Submitted manuscripts should not have been published previously, nor be under consideration for publication elsewhere (except conference proceedings papers). All manuscripts are thoroughly refereed through a single-blind peer-review process. A guide for authors and other relevant information for submission of manuscripts is available on the Instructions for Authors page. Genes is an international peer-reviewed open access monthly journal published by MDPI.

Please visit the Instructions for Authors page before submitting a manuscript. The Article Processing Charge (APC) for publication in this open access journal is 2600 CHF (Swiss Francs). Submitted papers should be well formatted and use good English. Authors may use MDPI's English editing service prior to publication or during author revisions.


  • Genomic evolution

  • Coding DNA variations

  • Non-coding DNA variations

  • Alternative transcriptional start site

  • Alternative splicing and mRNA stability

  • Post-transcriptional and -translational regulation

Published Papers (13 papers)

Order results
Result details
Select all
Export citation of selected articles as:
22 pages, 2083 KiB  
Transcriptional Regulation of INSR, the Insulin Receptor Gene
Genes 2019, 10(12), 984; https://doi.org/10.3390/genes10120984 - 29 Nov 2019
3 pages, 161 KiB  
Identification of Disease Risk DNA Variations is Shaping the Future of Precision Health
Genes 2019, 10(6), 450; https://doi.org/10.3390/genes10060450 - 13 Jun 2019
14 pages, 1244 KiB  
Modular Proteoglycan Perlecan/HSPG2: Mutations, Phenotypes, and Functions
Genes 2018, 9(11), 556; https://doi.org/10.3390/genes9110556 - 16 Nov 2018
15 pages, 1882 KiB  
Can Genetic Factors Compromise the Success of Dental Implants? A Systematic Review and Meta-Analysis
Genes 2018, 9(9), 444; https://doi.org/10.3390/genes9090444 - 06 Sep 2018
10 pages, 886 KiB  
Brief Report
APC and MUTYH Analysis in FAP Patients: A Novel Mutation in APC Gene and Genotype-Phenotype Correlation
Genes 2018, 9(7), 322; https://doi.org/10.3390/genes9070322 - 27 Jun 2018
18 pages, 2186 KiB  
Genetic Association with Subgingival Bacterial Colonization in Chronic Periodontitis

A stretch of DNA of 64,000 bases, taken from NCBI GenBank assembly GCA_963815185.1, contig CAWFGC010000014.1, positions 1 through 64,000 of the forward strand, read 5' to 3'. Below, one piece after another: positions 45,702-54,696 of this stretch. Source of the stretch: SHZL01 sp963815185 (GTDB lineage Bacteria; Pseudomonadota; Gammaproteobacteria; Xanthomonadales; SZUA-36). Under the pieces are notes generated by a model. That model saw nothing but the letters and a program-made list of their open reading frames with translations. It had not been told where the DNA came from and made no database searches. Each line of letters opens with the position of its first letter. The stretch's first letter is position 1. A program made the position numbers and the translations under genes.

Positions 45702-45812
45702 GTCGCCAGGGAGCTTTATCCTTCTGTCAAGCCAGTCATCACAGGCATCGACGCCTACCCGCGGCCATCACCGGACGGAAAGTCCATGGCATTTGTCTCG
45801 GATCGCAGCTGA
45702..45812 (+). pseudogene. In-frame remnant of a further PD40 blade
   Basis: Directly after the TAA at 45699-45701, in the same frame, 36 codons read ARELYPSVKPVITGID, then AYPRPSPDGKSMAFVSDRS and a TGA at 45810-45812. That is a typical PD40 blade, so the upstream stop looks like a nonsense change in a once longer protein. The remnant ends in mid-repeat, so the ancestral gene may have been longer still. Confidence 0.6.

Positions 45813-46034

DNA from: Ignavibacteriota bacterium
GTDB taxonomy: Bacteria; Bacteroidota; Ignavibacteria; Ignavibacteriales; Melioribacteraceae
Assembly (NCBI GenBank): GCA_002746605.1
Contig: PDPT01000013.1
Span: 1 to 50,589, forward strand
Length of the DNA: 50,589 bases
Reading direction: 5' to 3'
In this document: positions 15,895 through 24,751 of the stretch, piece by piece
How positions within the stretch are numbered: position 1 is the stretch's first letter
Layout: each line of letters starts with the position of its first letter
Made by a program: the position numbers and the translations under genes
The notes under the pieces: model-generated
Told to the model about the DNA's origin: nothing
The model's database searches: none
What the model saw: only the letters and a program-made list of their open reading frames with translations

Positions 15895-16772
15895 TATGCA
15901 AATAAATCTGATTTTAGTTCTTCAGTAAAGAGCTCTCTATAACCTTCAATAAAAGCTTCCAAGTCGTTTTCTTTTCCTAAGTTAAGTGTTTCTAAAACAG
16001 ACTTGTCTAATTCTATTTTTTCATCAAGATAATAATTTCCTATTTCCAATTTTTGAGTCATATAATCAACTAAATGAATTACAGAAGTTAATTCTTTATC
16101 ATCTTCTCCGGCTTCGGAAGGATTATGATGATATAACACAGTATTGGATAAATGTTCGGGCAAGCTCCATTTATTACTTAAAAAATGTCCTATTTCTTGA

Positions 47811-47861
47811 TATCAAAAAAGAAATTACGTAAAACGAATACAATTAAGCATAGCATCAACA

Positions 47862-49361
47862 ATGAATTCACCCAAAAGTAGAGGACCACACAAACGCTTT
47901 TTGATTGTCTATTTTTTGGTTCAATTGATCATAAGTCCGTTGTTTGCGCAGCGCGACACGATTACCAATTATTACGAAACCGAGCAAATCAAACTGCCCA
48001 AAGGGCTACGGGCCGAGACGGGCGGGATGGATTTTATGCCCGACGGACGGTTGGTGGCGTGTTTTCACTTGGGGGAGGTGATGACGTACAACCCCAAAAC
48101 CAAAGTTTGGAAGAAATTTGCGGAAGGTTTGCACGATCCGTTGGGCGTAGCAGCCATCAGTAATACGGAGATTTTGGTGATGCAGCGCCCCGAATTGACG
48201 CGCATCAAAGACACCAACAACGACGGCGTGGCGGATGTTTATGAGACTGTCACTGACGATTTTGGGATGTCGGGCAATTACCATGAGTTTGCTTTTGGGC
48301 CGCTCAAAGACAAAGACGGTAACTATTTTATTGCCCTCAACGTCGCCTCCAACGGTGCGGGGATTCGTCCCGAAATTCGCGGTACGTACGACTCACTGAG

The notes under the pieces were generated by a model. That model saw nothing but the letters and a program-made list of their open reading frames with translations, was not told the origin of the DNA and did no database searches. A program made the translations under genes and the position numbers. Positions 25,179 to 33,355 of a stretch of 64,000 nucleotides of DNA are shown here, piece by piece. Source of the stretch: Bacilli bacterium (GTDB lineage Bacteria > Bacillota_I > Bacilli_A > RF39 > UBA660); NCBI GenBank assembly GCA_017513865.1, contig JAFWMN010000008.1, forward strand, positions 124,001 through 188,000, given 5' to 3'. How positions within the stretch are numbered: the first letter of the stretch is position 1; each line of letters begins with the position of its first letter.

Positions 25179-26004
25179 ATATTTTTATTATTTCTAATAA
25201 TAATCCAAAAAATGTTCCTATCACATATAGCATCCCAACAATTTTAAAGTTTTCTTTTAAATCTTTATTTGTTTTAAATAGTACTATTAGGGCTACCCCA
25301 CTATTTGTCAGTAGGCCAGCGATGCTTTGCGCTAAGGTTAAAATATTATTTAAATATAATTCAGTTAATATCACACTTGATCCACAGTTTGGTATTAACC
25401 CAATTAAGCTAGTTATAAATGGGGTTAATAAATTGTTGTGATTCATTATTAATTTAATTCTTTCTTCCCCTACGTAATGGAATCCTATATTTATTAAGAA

Genes 2018, 9(6), 271; https://doi.org/10.3390/genes9060271 - 23 May 2018
24 pages, 7477 KiB  
The Changing Landscape in the Genetic Etiology of Human Tooth Agenesis
Genes 2018, 9(5), 255; https://doi.org/10.3390/genes9050255 - 16 May 2018
21 pages, 360 KiB  
Genetic Mechanisms of Asthma and the Implications for Drug Repositioning
Genes 2018, 9(5), 237; https://doi.org/10.3390/genes9050237 - 03 May 2018
9 pages, 1224 KiB  
BSG and MCT1 Genetic Variants Influence Survival in Multiple Myeloma Patients
Genes 2018, 9(5), 226; https://doi.org/10.3390/genes9050226 - 24 Apr 2018
14 pages, 27552 KiB  
Transgenic Xenopus laevis Line for In Vivo Labeling of Nephrons within the Kidney
Genes 2018, 9(4), 197; https://doi.org/10.3390/genes9040197 - 06 Apr 2018
1 pages, 124 KiB  
Addendum: Iwaszko et al., Influence of NKG2D Genetic Variants on Response to Anti-TNF Agents in Patients with Rheumatoid Arthritis. Genes 2018, 9, 64
Genes 2018, 9(2), 94; https://doi.org/10.3390/genes9020094 - 14 Feb 2018
15 pages, 262 KiB  
Influence of NKG2D Genetic Variants on Response to Anti-TNF Agents in Patients with Rheumatoid Arthritis
Genes 2018, 9(2), 64; https://doi.org/10.3390/genes9020064 - 25 Jan 2018
12 pages, 476 KiB  
The IFNG rs1861494 Single Nucleotide Polymorphism Is Associated with Protection against Tuberculosis Disease in Argentina
Genes 2018, 9(1), 46; https://doi.org/10.3390/genes9010046 - 22 Jan 2018
Back to TopTop